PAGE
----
The Internet is a distributed and multi-connected system, so each interconnected point should implement security and incident mitigation measures. CSIRTs or CERTs, as they are also known, are teams specializing in incident detection and mitigation who work in close cooperation, which allows exchanging technical information on new types of attacks and the most efficient mitigation techniques. This cooperation also allows reducing the impact of most attacks.

Another important aspect of increased cooperation between the various sectors is a clearer understanding of the true causes behind each problem, which can result in policies that effectively reduce the number of incidents or their severity. This dialogue should be encouraged even further at regional level and also within each individual country, so that legislators and governments will have appropriate data on the impact of public policies and new laws. Likewise, ISPs and the private sector need to see the implementation of best practices as an investment and a competitive advantage, as this will allow them to offer a more stable network and expose their users to lower levels of Internet risk.

– The Internet’s impact on people’s lives will continue to grow. What are the challenges for improving Internet security while, at the same time, improving the exercise of individual rights online?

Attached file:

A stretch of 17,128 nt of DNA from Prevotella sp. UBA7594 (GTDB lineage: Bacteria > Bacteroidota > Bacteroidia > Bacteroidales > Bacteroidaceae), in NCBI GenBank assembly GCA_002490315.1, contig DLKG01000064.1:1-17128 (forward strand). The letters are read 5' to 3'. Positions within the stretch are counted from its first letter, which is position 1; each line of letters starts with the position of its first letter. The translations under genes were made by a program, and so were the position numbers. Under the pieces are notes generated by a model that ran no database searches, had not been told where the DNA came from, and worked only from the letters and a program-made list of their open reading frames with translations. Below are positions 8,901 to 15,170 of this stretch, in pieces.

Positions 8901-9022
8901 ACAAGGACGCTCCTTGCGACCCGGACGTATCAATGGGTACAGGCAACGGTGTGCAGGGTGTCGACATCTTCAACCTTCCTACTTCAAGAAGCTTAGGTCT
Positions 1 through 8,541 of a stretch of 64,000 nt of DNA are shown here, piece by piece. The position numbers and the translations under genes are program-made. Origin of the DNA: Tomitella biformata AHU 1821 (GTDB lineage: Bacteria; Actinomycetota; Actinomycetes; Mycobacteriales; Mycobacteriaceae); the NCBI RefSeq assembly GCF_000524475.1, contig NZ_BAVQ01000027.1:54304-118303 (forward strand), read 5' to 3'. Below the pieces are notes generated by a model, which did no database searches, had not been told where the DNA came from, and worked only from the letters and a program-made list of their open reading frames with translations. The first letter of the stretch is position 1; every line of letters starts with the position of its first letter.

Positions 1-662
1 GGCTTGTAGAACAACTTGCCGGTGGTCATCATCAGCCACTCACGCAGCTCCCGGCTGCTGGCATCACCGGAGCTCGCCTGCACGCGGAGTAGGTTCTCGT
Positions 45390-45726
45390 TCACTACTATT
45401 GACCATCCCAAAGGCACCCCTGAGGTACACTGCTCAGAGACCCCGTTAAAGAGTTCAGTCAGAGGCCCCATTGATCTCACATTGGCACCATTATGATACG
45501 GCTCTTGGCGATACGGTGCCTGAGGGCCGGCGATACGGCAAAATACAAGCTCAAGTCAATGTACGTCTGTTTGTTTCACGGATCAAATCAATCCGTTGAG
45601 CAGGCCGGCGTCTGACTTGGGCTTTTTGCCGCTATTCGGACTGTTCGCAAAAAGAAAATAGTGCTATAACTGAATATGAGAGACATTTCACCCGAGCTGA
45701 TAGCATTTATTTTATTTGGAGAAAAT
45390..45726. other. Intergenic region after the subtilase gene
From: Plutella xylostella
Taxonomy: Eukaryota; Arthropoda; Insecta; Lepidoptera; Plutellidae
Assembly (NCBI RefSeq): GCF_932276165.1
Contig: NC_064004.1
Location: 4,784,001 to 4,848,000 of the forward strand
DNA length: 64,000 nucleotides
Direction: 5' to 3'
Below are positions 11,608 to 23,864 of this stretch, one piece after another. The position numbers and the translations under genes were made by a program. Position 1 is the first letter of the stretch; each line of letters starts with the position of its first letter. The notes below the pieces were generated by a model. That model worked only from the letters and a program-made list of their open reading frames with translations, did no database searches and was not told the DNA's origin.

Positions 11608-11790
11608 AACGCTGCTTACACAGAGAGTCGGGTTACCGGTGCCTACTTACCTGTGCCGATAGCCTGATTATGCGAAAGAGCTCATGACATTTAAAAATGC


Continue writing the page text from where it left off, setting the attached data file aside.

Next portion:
– The first step in preventing the risks associated with the use of the Internet is to be aware that nothing is “virtual.” Everything that happens online, every transaction that is conducted over the Internet is real: the data are real and the companies and people with whom the user interacts are the same as those who are off-line. Thus, the risks that a person or company faces online are the same as they would face in their everyday lives, as online attacks resemble those that could occur on the street or over the phone.

This is why we must take the same precautions when using the Internet as we would during the rest of our daily activities. Examples of this include only visiting stores we trust; not disclosing personal data; when “going to the bank ” or “shopping center,” taking care not to volunteer information to strangers; not leaving the front door open; and so on.

Safe online behavior involves both applying technical solutions as well as adopting preventative measures.

Everyone should work to raise awareness among Internet users so that they will take the risks into account and know how to protect themselves. An example of how we are trying to contribute to the expansion of this awareness creating movement is the work that ISOC is carrying out in collaboration with for the translation into Spanish of’s “Cartilha de Segurança para Internet.” The goal of this initiative is to increase the reach of this educational material on Internet security. As the translation of the different chapters is completed, they are being made available at:

Cartilla de Seguridad para Internet